This storm’s snow could lead to sagging branches and damaged limbs. Here’s what you can do to protect your trees.
COLORADO, USA — A January cold front has brought heavy, wet snow to Colorado’s Front Range, much to the chagrin of your tree branches.
Here are some tips for removing snow from trees:
- Be aware that accumulating snow, ice, or wind could cause limbs to break and fall at any time.
- Check to make sure the tree is safe and clear of all utility lines prior to removing snow.
- Do not attempt to shake snow off a tree if a utility line is going through its branches or is within contact distance.
- If the tree is clear of utility lines, use a broom to remove as much snow as possible from branches by brushing off or gently shaking. Avoid large, rapid movement as this could cause the limb to break.
- Do not attempt to climb a tree or use ladder to reach higher limbs.
If it appears the tree has fallen on powerlines, it’s best to leave it alone and wait for Xcel Energy to come and clear it.
Here are some other tips for taking care of snow-damaged trees from the Colorado State Forest Service:
- Check for hazards. Before approaching the tree, make sure your surroundings are safe. Check for downed utility lines and avoid standing under broken or hanging branches.
- Contact city officials if necessary. Trees between the street and a city sidewalk may be the responsibility of city crews.
- Assess the damage. If a tree is healthy overall and still possesses its leader — the main upward branch — most of its major limbs and 50 percent or more of its crown, the chances are good for a complete recovery.
- Be careful knocking snow off branches. It might be tempting to just take a broom and whack at it, but this may cause branches to break. If you must remove snow, gently push up on branches from below to prevent adding additional stress.
- Remove broken branches. This minimizes the risk of decay and insects or diseases entering the wound on the tree. Prune at the branch collar — the point where a branch joins a larger branch — and be mindful of potential pent-up energy if the branch is twisted or bent.
- Don’t over-prune. Trees may look unbalanced and uneven with damaged branches removed. Trees quickly grow new foliage that hides most bare areas.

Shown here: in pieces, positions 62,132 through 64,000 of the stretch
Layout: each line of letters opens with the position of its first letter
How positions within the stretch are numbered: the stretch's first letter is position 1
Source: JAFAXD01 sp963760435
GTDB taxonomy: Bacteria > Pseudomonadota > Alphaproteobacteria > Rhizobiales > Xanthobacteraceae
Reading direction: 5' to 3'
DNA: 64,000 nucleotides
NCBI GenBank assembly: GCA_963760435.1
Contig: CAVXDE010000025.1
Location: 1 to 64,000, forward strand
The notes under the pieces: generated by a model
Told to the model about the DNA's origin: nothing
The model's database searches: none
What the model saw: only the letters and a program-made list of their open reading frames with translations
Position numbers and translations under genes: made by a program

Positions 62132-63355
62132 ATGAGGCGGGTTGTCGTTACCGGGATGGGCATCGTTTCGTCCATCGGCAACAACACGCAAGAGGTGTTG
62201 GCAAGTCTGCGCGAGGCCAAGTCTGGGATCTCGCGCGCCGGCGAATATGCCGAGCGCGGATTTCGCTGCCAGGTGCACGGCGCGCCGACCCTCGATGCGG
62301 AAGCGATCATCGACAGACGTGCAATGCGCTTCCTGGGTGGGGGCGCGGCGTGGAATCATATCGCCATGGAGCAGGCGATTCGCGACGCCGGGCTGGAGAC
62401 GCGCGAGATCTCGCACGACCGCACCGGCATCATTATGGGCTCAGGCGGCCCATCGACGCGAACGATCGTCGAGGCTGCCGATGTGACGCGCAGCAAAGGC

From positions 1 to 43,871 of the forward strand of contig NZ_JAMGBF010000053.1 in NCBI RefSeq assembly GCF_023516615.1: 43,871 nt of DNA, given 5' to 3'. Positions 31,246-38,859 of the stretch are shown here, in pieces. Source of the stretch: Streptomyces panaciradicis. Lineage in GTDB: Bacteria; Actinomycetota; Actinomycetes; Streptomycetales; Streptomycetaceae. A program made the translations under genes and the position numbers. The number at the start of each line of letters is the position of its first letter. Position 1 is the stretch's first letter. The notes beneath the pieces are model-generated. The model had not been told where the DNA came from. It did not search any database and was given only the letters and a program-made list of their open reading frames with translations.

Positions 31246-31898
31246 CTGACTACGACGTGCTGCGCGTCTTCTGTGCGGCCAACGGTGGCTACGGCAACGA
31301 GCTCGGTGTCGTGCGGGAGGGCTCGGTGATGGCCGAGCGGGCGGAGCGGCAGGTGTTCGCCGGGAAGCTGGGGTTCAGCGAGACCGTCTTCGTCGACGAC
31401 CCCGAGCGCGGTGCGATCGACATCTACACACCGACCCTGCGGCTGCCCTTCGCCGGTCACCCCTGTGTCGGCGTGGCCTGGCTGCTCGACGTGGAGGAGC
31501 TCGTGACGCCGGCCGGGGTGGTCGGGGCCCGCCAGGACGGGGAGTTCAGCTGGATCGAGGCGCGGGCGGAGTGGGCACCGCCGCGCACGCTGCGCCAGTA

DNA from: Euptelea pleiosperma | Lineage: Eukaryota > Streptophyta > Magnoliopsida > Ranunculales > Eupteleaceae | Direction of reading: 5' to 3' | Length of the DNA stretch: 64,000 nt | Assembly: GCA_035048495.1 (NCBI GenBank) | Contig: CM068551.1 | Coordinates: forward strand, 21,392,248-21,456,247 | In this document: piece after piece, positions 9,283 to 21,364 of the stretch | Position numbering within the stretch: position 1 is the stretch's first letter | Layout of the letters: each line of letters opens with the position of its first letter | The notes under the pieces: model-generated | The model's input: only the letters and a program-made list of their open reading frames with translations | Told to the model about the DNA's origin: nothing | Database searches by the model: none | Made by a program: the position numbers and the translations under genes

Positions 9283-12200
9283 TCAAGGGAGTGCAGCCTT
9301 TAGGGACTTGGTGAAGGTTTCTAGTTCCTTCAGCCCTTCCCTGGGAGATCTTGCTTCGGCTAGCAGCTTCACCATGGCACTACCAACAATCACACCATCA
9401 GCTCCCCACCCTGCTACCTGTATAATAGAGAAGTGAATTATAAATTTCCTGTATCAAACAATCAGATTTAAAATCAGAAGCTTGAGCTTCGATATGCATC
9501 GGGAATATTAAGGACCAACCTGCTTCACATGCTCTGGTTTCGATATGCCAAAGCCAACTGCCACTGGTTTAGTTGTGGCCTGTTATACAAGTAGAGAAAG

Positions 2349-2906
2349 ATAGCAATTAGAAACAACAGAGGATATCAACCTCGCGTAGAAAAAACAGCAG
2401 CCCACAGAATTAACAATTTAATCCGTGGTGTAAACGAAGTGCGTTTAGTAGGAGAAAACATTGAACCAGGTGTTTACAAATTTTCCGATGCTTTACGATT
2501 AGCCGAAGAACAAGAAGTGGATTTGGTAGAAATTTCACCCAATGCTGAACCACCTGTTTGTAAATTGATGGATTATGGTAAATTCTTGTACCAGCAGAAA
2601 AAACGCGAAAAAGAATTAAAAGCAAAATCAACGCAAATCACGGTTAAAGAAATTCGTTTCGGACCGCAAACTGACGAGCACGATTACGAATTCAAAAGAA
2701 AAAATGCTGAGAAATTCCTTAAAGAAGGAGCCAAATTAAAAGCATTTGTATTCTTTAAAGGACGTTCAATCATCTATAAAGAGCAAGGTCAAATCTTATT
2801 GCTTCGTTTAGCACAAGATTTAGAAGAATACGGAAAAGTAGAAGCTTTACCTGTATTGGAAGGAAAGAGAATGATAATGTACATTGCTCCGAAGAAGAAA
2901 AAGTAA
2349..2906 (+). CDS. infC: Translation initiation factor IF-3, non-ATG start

- Don’t try to do it all yourself. If the job requires running a chainsaw overhead, sawing from a ladder or removing large branches or entire trees, contact an insured, certified arborist. Professionals often are listed in the phone book under “tree services.”
Here are some more tricks for coping with snow depending on the type of plant involved:
- Damp snow will cling to every branch and twig and the cumulative effect can lead to cracked and broken limbs. If it’s possible to reach high in the tree with a long pole – such as a broom handle that has an extension – it’s a good practice to gently shake the snow from the tree. Be sure to work from the bottom of the tree upward, so that when snow falls from the higher branches it does not add more weight to already snow-laden lower ones.
- Even later storms that drop snow on trees that have started to leaf out will hold more snow as it clings to the leaves. Gently shaking limbs in these storms is even more critical.
- If there’s a hard freeze after trees break bud – either leaf bud or flower – it will normally kill those buds. Leaves will come back from a secondary bud – but flowers will not bud again and this will also mean loss of fruit – apples, peaches, apricots, etc. The good news in this scenario is that the freeze will also kill the seed buds on trees such as ash and elm that drop nuisance seeds that must be cleaned up later.
- After the weather clears, some preemptive maintenance pruning can help protect your trees from future spring snowstorms.
- Healthy trees are less likely to break. One way to keep your tree healthy is to water it in April and May – up until you turn your sprinkler system on. Drought-stressed trees not only break easier, but they are also more susceptible to disease.
- Many herbaceous shrubs have weak wood and long, pliable branches that make them susceptible to wind and snow damage. Examples include Russian sage, golden elder, sumac, pussy willow, blue mist spirea and dark night spirea.
- Any branch that has been broken by the weather – and this includes trees – should be pruned back. Those rips and breaks are an open invitation to pests and diseases of all kinds.
- Protect these plants with timely pruning as a little maintenance now can save more work and treatment costs later.
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